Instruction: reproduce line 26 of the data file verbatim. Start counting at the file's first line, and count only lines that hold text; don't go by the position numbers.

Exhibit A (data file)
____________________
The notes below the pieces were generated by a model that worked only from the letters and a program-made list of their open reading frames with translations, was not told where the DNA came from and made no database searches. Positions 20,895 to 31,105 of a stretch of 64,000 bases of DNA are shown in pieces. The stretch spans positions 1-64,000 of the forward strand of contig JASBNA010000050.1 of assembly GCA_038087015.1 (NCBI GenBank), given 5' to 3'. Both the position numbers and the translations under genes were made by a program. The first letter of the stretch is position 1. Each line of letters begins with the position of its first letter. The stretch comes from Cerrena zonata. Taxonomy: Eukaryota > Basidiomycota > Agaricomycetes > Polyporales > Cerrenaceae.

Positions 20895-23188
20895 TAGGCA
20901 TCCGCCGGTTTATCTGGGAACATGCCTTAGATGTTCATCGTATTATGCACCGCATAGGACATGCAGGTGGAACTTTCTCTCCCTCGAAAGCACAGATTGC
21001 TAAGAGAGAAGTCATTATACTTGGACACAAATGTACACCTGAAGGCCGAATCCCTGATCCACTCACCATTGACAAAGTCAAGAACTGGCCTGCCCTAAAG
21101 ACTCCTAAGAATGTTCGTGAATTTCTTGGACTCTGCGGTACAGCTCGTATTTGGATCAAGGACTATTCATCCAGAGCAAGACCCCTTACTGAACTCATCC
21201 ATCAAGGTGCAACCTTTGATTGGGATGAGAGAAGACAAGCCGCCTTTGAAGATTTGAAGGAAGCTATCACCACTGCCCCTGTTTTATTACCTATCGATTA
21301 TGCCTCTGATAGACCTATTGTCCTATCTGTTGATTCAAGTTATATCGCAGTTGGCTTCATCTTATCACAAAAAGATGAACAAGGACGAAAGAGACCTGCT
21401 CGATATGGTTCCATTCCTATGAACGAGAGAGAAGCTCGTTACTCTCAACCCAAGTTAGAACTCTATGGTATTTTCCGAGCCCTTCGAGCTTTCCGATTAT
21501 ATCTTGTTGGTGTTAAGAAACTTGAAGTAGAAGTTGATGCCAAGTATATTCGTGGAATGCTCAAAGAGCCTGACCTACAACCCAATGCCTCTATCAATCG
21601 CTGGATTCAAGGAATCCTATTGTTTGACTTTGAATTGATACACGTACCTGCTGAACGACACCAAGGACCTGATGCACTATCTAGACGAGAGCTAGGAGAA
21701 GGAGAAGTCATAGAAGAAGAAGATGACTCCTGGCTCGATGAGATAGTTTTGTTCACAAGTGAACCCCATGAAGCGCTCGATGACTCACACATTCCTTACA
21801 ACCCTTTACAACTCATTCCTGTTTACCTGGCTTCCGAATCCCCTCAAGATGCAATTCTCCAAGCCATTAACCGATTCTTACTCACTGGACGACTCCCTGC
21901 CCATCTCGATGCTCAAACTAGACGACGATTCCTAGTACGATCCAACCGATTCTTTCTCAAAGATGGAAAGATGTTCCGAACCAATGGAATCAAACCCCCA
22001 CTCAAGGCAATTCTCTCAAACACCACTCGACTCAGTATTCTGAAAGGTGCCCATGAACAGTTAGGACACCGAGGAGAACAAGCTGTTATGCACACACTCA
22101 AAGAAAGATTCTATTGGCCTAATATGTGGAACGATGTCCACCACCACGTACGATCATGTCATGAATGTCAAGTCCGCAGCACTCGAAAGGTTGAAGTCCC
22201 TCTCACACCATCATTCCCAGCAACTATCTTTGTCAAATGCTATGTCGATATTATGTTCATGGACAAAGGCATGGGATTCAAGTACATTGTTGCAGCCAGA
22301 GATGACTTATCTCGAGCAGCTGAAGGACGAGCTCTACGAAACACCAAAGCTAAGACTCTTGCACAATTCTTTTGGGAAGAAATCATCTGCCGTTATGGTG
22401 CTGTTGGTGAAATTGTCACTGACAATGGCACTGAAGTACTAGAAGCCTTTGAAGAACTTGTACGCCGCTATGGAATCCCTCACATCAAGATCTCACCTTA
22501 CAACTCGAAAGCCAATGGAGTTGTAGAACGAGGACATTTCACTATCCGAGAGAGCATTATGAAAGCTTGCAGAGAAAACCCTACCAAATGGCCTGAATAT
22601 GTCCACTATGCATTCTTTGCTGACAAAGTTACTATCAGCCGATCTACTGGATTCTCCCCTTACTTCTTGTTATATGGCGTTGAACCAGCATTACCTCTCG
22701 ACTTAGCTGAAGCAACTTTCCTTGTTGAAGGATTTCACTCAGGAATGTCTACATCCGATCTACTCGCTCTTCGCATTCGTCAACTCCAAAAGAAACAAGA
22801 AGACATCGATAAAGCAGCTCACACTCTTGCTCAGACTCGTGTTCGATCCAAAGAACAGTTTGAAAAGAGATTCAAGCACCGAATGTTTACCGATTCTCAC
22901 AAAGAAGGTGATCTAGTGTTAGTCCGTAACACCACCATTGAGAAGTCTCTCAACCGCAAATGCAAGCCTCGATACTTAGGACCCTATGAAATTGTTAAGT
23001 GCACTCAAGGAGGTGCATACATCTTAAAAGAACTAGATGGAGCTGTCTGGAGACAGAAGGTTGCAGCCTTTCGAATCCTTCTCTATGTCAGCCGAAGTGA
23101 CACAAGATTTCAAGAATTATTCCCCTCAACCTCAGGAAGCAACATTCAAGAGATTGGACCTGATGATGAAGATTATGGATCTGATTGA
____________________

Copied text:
23101 CACAAGATTTCAAGAATTATTCCCCTCAACCTCAGGAAGCAACATTCAAGAGATTGGACCTGATGATGAAGATTATGGATCTGATTGA